According to Hannah Jones of Realtor.com, the median new home sale price hit $493,000 in October, a year-over-year jump of 15.3%. Further, new home sales rose 7.5% month over month in October. Despite a drop in buying activity due to rising rates, new home sales are made quickly due to low supply, with new homes spending only 1.6 months on market in October, a drop from 2.5 months last October.
Source: Realtor.com (November 2022)
Further, according to the Mortgage Bankers Association’s (MBA) Weekly Mortgage Applications Survey for the week ending November 18, 2022, applications for mortgages increased. We reported last week on the significant drop in interest rates, which is likely fueling the increase in demand. MBA reports that loan volume increased 2.2% last week, and the refinance index increased 2% but is still down 86% year over year.
Joel Kan, MBA’s vice president and deputy chief economist, noted:
“The 30-year fixed-rate mortgage fell for the second week in a row to 6.67 percent and is now down almost 50 basis points from the recent peak of 7.16 percent one month ago…The decrease in mortgage rates should improve the purchasing power of prospective homebuyers, who have been largely sidelined as mortgage rates have more than doubled in the past year. As a result of the drop in mortgage rates, both purchase and refinance applications picked up slightly last week. However, refinance activity is still more than 80 percent below last year’s pace.”
Thomas Malone of CoreLogic explains that the U.S. housing market is not as vulnerable as others to price decreases. “[N]early all borrowers in the United States are locked into mortgages with rates at around 3% for the life of the mortgage. Overseas borrowers do not have the same luxury since banks hold the mortgages they sell, and thus directly bear the risk…Unsurprisingly, U.S. inventory remains very low, and the supply-demand balance becomes skewed. With such market conditions defining the U.S., the country may end up showing comparative resilience to price drops, and the housing market downturn should show itself more clearly in sales declines.”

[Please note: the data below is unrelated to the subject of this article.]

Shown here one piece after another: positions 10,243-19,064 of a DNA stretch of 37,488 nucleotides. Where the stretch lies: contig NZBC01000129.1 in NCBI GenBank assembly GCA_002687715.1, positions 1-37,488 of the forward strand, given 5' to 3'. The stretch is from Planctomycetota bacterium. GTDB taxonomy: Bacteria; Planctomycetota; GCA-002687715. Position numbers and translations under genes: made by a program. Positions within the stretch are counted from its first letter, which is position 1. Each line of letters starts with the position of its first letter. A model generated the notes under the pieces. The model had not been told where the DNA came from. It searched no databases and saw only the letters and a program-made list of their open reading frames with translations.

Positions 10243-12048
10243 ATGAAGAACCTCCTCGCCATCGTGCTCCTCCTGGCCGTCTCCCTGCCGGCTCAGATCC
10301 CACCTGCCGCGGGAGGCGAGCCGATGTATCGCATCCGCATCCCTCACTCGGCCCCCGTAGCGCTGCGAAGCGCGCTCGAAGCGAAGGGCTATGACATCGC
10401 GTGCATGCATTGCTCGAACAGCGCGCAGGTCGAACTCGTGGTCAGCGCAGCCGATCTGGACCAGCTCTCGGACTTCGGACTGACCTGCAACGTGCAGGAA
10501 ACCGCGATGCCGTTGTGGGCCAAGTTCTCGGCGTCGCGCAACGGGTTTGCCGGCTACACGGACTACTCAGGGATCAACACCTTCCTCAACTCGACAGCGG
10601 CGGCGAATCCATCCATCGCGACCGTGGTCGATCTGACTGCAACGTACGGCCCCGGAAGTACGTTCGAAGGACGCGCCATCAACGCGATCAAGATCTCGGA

Dana Anderson of Redfin talks about homebuyer demand, reporting that the Redfin Homebuyer Demand Index saw a jump of 1.6% month over month, despite being down 33% year over year. The demand decreases aren’t as sharp as earlier this year and could be leveling off.
Source: Redfin (November 2022)
Yardi Matrix released its National Multifamily Report, which identifies the top local growth markets. Based on rent and employment growth, Yardi Matrix identified these markets as some of the most robust in the country.
Source: Yardi Matrix (November 2022)
Similarly, Aarthi Swaminathan of MarketWatch reports on Cadre data that, based on historical returns, 2-year growth, and liquidity potential, identifies the top 5 markets for multifamily investment.
These markets were also chosen due to job and population growth, as well as rents, which are more affordable than purchasing a home.
Some markets face a decrease in investor activity as a result of the current economic environment, according to Realtor.com. According to its analysis, investor home purchases have fallen the sharpest in these specific markets.